In confusion, the visitor glanced between his hosts and the TV screen. “What curse, exactly?”

Already his hosts were muting the TV as quickly as they could, clearly shaken. “Didn’t you hear that song with the German curse in it? The actors in this commercial have faced untimely accidental deaths, mental breakdowns, and a pregnancy with a demon child!”

The visitor thoughtfully responded, “Well actually, that Kleenex commercial was in English.”


By: Melissa Wells

Urban Legends of Tokyo, #3

“My name is Hanako-san,” the next convention speaker announced. “Japanese children know my name and they fear me. Sometimes they even challenge each other to summon me. You see, I committed suicide in a school bathroom during an air raid in World War II. Ever since then, my claim to fame has been haunting school bathrooms.”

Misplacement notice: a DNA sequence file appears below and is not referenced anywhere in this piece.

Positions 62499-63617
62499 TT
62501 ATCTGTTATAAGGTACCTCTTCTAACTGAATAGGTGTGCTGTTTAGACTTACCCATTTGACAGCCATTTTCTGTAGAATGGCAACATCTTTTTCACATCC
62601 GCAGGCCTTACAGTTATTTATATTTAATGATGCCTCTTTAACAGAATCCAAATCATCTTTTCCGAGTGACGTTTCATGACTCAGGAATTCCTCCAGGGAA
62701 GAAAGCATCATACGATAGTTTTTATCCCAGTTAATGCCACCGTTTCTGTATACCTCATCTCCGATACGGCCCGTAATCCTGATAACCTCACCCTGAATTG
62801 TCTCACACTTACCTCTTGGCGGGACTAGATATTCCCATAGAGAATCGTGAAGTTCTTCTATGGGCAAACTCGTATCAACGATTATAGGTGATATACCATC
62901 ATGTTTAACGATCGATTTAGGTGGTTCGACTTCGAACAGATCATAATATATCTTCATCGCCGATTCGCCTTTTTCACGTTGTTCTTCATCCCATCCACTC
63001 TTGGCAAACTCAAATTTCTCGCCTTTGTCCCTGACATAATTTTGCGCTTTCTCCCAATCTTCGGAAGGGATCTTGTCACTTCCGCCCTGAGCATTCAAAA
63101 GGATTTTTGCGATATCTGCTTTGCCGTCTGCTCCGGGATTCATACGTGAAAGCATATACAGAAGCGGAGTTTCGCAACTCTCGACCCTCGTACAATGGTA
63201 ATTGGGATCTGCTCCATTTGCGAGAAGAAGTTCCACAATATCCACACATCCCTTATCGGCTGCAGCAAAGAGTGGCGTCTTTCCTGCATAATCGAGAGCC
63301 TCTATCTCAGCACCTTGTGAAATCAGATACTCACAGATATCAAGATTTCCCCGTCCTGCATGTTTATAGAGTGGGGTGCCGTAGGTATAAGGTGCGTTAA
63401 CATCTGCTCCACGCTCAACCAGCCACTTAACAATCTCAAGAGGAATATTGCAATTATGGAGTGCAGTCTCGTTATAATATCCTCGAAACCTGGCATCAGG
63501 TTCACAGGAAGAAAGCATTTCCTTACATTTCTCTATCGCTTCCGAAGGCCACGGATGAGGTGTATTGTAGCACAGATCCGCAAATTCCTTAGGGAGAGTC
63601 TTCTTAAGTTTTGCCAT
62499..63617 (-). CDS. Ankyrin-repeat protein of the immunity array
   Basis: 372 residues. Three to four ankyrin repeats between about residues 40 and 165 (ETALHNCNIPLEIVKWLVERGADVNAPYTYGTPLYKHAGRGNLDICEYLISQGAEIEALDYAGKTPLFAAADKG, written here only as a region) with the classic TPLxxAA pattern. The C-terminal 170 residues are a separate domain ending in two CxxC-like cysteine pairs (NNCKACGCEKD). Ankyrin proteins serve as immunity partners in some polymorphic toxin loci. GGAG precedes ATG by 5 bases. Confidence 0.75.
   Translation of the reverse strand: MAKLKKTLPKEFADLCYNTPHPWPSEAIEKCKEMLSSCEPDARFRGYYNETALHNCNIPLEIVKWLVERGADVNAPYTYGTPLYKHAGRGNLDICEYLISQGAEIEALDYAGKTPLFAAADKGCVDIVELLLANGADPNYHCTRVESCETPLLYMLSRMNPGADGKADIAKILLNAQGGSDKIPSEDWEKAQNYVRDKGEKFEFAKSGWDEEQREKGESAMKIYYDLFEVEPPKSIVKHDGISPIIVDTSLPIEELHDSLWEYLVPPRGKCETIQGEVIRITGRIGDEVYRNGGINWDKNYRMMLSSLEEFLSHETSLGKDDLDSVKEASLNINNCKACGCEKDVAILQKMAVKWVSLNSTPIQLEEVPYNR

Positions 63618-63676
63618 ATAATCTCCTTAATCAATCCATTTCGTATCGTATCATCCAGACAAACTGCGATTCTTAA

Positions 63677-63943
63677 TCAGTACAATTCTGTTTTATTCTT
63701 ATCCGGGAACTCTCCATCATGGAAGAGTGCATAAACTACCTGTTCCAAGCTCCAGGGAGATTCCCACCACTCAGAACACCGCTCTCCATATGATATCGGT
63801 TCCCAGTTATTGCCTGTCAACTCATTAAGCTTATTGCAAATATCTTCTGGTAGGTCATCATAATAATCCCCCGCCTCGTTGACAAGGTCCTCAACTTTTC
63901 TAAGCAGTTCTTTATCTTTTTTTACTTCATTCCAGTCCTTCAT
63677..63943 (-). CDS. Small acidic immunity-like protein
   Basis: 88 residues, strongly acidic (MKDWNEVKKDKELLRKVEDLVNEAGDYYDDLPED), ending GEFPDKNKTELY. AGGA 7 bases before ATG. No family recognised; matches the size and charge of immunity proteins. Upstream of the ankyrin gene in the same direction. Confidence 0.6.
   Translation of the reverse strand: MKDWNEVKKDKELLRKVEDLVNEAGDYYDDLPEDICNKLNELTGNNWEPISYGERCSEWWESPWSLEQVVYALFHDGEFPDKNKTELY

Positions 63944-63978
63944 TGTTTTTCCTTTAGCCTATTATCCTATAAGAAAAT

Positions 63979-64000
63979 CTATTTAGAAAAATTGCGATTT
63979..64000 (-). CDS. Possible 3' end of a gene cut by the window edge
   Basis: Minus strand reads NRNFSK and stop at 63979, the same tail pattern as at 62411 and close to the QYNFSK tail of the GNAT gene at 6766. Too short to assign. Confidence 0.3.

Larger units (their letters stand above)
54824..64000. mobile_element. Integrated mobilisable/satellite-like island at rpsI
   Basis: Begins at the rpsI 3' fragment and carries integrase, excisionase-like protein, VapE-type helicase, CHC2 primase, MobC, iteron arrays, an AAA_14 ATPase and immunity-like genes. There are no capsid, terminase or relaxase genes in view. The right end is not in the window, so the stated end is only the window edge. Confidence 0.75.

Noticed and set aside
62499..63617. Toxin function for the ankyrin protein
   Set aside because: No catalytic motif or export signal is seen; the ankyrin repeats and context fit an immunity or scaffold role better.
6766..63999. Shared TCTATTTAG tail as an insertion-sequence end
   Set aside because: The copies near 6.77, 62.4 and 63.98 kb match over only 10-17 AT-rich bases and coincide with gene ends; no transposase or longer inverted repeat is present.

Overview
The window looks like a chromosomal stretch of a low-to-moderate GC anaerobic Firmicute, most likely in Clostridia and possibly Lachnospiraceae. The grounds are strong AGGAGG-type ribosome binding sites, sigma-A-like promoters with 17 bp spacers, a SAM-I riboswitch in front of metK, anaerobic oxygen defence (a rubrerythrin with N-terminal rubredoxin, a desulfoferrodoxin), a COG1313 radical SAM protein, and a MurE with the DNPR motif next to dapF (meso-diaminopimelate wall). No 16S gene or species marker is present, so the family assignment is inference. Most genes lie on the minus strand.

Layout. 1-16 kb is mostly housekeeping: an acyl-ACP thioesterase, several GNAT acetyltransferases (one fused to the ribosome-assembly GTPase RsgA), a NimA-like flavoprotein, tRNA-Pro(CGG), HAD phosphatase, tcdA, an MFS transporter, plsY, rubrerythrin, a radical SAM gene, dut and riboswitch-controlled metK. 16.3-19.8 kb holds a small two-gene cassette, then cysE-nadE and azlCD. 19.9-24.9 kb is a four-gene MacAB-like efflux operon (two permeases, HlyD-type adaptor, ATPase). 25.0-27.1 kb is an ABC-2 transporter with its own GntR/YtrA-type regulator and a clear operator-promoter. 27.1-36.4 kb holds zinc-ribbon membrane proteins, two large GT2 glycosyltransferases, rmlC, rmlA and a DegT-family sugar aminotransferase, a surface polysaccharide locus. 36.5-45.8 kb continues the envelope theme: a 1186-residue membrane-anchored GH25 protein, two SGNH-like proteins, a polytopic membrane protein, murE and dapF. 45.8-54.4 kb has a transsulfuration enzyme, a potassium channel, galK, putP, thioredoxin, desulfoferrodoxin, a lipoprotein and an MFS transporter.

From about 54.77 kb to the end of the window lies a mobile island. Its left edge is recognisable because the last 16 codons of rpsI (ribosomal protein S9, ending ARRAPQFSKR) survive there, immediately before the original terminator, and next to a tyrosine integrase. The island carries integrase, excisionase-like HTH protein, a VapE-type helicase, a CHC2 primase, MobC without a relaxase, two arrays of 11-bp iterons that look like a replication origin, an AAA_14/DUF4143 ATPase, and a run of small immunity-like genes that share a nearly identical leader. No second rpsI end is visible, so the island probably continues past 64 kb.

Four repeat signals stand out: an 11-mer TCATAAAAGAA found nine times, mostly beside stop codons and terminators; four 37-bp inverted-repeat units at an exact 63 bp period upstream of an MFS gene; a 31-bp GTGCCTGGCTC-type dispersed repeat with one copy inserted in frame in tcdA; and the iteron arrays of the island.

“No way, me too!” called Moaning Myrtle from the audience. “We should grab coffee sometime.”


By: Melissa Wells

Urban Legends of Tokyo, #4

The U.S. Women’s Gymnastics team was invited to a game night hosted by local teens. The first game they pulled out was Kokkuri.

“Wait,” said Mykayla. “That looks like an Ouija board.”

“Oh yes,” said a Japanese teenager. “You can ask it anything. It can even tell you the date of your death.”

“Um, no thanks,” said Simone. “Can it tell us if we do well at the Olympics?”

The teens stared at the board. “We see the media putting unreasonable pressure on a goat.”

“Tell me about it,” sighed Simone.


By: Melissa Wells


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Tiny Tales from the Digital Pedagogy Lab 2021 Copyright © 2021 by Laura Gibbs is licensed under a Creative Commons Attribution-NonCommercial-ShareAlike 4.0 International License, except where otherwise noted.